The Roberts Court
This Colloquy will focus on the role of Supreme Court Chief Justice John Roberts as a moderating influence in the present equally divided conservative/liberal Supreme Court. Topics will be 1) the long period of liberal dominance and its enhancement of individual and civil rights has been followed by the impressive and successful conservative reaction as reflected academically, politically and in think tanks and activist organizations. 2) The governmental issues at stake: voter suppression, voting rights, gerrymandering and generally the Court’s role in protecting and preserving democracy and democratic institutions. 3) The likely impact of the Court on personal and individual rights and liberties: abortion rights, gun rights and control, discrimination and affirmative action, religious rights and expression. And 4) the effect of a conservative/reactionary Court and court system in the event of a possible progressive victory and attempts to enhance social and political rights by federal or state action. Reading will be from The Chief: The Life and Turbulent Times of Chief Justice John Roberts by Joan Biskupic and supplemented by articles in the colloquy’s readings pages.
David Snow, a retired lawyer and judge, has more recently indulged his interest in constitutional law and political philosophy by teaching several courses at the University of Maine and facilitating several colloquies.
Please read The Chief: The Life and Turbulent Times of Chief Justice John Roberts by Joan Biskupic prior to the colloquy.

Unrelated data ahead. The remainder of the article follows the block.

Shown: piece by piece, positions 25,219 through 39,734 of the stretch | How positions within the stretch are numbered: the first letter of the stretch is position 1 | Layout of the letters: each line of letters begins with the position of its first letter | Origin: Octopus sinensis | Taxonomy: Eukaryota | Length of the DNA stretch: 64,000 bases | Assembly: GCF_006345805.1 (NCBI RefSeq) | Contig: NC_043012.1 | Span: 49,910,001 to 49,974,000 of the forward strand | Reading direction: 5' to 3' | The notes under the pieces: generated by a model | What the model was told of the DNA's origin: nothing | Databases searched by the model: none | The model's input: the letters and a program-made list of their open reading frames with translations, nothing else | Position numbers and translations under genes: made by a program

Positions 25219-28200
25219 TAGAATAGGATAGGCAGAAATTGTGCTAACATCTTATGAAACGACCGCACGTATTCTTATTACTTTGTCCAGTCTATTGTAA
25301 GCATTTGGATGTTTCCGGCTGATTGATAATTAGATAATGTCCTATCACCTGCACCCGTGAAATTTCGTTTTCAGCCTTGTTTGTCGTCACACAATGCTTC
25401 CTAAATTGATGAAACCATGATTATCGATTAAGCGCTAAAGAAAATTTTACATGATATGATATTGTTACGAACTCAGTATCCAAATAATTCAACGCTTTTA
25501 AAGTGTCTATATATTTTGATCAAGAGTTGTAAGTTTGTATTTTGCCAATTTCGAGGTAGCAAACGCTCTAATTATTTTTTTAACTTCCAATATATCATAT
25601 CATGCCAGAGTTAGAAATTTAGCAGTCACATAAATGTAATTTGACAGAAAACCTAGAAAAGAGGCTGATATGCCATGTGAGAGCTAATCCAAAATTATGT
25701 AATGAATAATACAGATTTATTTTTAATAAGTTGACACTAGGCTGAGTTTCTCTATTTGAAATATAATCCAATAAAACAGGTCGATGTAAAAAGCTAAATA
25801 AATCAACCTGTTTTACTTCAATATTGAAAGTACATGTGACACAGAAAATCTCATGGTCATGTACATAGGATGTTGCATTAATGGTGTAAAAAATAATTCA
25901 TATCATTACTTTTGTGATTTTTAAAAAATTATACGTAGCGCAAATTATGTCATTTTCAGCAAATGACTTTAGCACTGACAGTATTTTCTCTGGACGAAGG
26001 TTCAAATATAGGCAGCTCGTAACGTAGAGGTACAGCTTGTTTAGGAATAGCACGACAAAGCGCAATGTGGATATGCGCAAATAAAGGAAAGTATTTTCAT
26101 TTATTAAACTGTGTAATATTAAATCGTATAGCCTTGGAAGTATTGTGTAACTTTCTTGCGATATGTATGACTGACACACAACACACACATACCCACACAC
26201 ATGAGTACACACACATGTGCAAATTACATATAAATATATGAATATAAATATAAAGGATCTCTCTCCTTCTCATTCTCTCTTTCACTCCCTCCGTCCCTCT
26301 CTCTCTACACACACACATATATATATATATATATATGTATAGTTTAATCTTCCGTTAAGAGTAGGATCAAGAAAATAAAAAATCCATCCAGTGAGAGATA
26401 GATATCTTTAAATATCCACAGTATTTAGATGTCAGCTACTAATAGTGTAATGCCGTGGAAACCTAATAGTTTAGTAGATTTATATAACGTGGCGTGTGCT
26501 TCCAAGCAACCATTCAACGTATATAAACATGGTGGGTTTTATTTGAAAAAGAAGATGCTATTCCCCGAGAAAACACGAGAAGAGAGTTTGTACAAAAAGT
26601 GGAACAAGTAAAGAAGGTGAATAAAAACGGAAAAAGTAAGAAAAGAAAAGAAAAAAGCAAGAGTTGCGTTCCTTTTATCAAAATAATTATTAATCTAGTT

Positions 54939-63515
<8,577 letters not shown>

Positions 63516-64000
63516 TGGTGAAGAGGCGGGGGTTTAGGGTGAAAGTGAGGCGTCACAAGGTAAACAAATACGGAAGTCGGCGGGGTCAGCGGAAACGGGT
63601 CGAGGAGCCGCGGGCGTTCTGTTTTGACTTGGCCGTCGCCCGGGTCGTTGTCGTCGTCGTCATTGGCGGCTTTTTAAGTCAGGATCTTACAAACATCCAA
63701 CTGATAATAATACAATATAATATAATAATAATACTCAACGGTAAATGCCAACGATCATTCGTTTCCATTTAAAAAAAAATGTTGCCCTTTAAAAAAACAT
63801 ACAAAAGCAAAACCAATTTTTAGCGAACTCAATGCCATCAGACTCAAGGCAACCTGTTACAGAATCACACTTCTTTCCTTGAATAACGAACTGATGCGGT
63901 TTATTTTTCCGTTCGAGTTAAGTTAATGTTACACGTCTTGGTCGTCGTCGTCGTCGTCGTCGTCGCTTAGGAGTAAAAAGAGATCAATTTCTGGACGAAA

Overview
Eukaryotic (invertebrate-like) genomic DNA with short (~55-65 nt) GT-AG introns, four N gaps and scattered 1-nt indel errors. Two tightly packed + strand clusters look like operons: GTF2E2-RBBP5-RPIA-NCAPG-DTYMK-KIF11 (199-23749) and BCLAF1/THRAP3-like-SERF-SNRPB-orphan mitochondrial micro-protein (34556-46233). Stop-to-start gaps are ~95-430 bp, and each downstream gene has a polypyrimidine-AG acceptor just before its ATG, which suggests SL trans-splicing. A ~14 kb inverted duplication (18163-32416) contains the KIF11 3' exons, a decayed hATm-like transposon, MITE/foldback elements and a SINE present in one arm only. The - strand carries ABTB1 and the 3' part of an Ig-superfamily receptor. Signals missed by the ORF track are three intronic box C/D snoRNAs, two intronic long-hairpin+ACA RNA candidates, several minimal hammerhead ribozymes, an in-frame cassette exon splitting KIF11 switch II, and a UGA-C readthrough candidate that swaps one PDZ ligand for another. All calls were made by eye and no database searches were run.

Each Session will include materials intended to supplement The Chief, provide background and keep the Colloquy current. Many, probably most of you, are concerned by the authoritarian impulse sweeping not only the U.S. but much of the rest of the world. Dozens of books have been written about the current threats to democracy, both here and abroad. We will look at what, if anything, the Court or the Chief might do to protect and preserve our democratic institutions and values? But our principal focus will be on our civil right and liberties and how the Roberts Court may affect them.
The First Session will briefly explore the history and liberal accomplishments of the Warren Court which this Court has already curtailed and seeks to roll back further. The first two Sessions will also explore the political and legal objectives of the five conservatives who control the Roberts’ Court. The balance of the Second Session and the Third and Fourth Sessions will analyze and explore the likely impact of the Roberts’ Court on our polarized politics and on gerrymandering, abortion, gun rights, affirmative action religious freedom and other fraught issues.
The Colloquy will meet with a presidential election in the offing that promises to be unpredictable and nasty. The general expectation is that it will be a turbulent pressured time for John Roberts, who has made clear that he wants to achieve conservative goals without sacrificing the Court’s reputation as fair, just and nonpolitical. The loss of Ruth Bader Ginsberg could frustrate the possibility of moderating this Court, whatever Roberts wants.
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